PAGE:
In most cases, no. It is not uncommon for people to use techniques such as rubber duck debugging in software-centric businesses or departments. If a company is more business-centric in its culture, then there may be concerns from management who are not familiar with the method.
The culture of many modern software-centered offices would allow for a variety of common (if odd, to the outside world) developer practices, such as talking to a rubber duck. However, if you work in an environment where verbalizing your process to a rubber duck would be considered distracting or frowned upon, there are other, more silent alternatives you could consider:
Compose a Letter
Whether via text, hand-written, or diagramed, composing a note as if you were explaining the software to someone else can be used in a similar method to verbal rubber duck debugging.
Chat With a (Secure) Bot
If you find yourself more effectively debugging when you bounce ideas off of another person instead of an inanimate object, you could download and build the numerous open-source chat bots available.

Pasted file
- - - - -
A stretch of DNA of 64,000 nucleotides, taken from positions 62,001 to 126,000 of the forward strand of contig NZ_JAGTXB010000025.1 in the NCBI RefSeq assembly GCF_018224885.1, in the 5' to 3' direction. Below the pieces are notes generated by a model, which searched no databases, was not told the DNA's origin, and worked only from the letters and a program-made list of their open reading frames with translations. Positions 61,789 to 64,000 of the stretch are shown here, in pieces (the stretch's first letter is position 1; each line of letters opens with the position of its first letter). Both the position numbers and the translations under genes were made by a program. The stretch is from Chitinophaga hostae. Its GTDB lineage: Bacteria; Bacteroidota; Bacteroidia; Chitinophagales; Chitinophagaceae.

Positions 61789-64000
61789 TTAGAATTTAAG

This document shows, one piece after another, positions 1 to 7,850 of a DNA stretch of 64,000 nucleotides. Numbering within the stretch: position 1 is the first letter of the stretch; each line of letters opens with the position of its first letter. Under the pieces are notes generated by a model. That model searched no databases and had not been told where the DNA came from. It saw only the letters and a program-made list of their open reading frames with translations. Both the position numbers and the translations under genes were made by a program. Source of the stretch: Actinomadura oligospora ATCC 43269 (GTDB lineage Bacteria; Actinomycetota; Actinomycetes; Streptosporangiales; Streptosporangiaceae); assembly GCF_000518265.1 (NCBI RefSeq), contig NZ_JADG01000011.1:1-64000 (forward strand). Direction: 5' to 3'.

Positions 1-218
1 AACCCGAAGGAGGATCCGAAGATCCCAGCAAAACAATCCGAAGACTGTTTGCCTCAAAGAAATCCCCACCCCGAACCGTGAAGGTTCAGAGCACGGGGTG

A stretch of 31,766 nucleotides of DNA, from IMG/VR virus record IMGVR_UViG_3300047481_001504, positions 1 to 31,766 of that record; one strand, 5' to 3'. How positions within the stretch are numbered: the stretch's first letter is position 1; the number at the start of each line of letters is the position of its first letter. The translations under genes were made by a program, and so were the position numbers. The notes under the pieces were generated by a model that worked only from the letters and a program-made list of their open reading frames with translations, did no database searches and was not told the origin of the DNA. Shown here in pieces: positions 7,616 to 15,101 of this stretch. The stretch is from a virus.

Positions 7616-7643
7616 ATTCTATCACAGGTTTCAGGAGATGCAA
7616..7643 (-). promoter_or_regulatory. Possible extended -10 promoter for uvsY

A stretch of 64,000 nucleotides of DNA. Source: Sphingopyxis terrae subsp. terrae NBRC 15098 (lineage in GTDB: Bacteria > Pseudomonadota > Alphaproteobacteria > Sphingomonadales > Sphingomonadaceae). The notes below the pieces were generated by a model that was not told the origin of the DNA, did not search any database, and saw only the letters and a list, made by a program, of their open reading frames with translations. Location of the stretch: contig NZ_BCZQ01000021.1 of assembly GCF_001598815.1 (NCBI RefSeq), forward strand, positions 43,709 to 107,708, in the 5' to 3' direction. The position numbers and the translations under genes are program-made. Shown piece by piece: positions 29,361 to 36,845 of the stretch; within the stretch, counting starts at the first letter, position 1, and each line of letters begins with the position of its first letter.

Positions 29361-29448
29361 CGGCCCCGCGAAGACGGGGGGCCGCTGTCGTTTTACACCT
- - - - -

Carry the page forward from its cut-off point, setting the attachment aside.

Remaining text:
One example is the original chatbot: Eliza, designed to use Rogerian psychotherapy methods for conversing. Eliza comes standard in copies of Emacs, for those who use prefer it as a text editor. The one thing to remember is to use a secure chatbot, if you have concerns about leaking corporate or trade secrets.
Utilize Unconventional Tools
If your issue is that you are having difficulty approaching your problem from a new perspective to gain clarity on the issue and find a solution, then a variety of similar techniques exist for reframing your perspective.
One example is to use an external prompt of some kind, such as a deck of cards, a set of story dice, or a tarot deck where each card has a predefined meaning. Comparing your software to these prompts forces you to draw unconventional parallels and think of your software issues in new ways.
Another example is to attempt to draw your software as a physical machine, to describe the relationships between the components. In doing so you may realize how you intended the software to operate is missing a key step somewhere.
The benefit of using unconventional debugging techniques is that it forces you to think creatively, and can help to unblock your process when you find yourself in a mental rut. The downside is that how easy it becomes to get off track from your goal, and find yourself spending more time finding parallels than you are actually accomplishing development goals.